I cannot believe that I am just now learning about Zelda Wynn Valdes. She has contributed a great deal to the fashion industry and has worked with some of the most prestigious actors and musicians of the twentieth century. I think that what makes Zelda so special is that she rose from a working-class family and persisted while being faced with discrimination-amidst the era of Jim Crow laws and segregation. Her long life (1905-2001) really puts into perspective how recent segregation and the civil rights era was and how this still affects and sets back many people of color. I admire how Zelda was able to find and create beauty through all of the hatred and racism that she experienced. But what I admire most about her is how she gave back to the New York City community by teaching youth fashion classes and starting a youth orchestra as well as the African-American community of fashion designers. At the time, there were few spaces that highlighted African American artists so I love that Zelda took time out of her busy career to make these spaces. As someone very passionate about ballet, I was aware that black dancers had to paint their pointe shoes brown because brown pointe shoes were not commonly sold. Keep in mind that
most professional dancers go through two to four pointe shoes per week so if a dancer’s skin tone did not match the baby pink of their shoes, they would have to purchase foundation from the drugstore and spend time and money painting each shoe. This only started to change within the past few years when major pointe shoe companies started offering a small selection of brown shoes. However, I learned that it was Zelda who came up with the concept of dyeing tights and coloring pointe shoes brown to better match the dancers of the Harlem Dance Company. In doing my research about Zelda, I am fascinated by the fact that she never married. Zelda met some of the most sought after celebrities but never got married and I think this is because her true love was designing costumes and fashion in which women could feel special.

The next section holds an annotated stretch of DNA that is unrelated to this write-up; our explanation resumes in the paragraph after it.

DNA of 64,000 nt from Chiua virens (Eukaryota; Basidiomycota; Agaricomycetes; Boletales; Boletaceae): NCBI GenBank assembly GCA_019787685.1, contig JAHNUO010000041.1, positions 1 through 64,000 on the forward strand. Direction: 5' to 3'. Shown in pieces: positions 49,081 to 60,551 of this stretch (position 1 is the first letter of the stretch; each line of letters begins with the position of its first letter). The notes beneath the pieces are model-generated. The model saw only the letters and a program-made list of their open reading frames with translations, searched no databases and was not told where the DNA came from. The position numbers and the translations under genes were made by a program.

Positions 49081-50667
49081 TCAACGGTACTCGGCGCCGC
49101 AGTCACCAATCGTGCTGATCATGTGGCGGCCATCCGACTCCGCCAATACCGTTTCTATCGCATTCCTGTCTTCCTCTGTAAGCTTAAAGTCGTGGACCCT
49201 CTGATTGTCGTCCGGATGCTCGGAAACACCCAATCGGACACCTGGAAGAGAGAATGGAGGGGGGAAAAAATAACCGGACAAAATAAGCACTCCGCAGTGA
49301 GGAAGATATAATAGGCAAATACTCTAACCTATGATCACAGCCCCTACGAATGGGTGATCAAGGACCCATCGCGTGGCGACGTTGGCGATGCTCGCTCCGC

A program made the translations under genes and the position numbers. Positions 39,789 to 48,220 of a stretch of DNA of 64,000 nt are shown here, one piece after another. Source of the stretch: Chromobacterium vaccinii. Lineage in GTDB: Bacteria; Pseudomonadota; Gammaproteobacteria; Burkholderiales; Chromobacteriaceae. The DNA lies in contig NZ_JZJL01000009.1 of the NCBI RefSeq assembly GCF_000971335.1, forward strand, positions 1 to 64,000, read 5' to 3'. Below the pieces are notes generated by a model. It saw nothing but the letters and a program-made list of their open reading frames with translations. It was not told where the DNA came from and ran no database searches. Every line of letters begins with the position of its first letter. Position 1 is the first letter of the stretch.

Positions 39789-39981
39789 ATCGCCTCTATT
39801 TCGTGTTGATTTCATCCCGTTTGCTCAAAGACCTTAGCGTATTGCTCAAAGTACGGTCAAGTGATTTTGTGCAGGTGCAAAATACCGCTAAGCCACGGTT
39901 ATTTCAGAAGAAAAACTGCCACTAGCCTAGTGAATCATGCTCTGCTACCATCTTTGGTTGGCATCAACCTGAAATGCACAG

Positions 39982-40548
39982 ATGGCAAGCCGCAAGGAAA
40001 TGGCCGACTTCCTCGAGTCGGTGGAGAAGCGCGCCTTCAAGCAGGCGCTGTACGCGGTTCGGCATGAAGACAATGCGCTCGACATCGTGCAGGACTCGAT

Zelda Wynn Valdes was a trailblazer for both women and black people in the fashion
industry. At the time, in this field, males were given high positions like “couturier” while women were usually placed in the inescapable box of “seamstress.” Not only did Valdes break open this box with full force, but she also held it open for other women of color. For example, Valdes was the first black sales clerk and tailor ever for the luxury New York boutique in which she worked, making it more possible for other women of color to hold high positions, especially in this industry. One of her most significant contributions was forming and leading the National Association for Fashion and Accessory Design (NAFAD) in 1949. This organization ultimately became country-wide and opened up an abundance of opportunities for young fashion designers who, due to their race, lacked the resources to grow. It created a safe space for women to network and promote each other,
raised funds, and gave scholarships to students. This organization stands as a pillar of how intrepid and determined African-American women were, to make a place for themselves in an industry dominated by racist, classist, white men. Valdes revolutionized attire for black dancers in the industry by dyeing tights and coloring pointe shoes to match their skin tones. Without this contribution we probably wouldn’t have gotten to the point of selling brown tights and pointe shoes as soon as we have. It’s important to not lose sight of one of her most valuable accomplishments— helping black women love their bodies. Her dresses were so sought after by women because, unlike most clothes at the time, they didn’t conceal curves— they accentuated them. She encouraged women to embrace their bodies. And this contribution is priceless.
“I just had a God-given talent for making people beautiful” - Zelda Wynn Valdes - 1994 New York Times Interview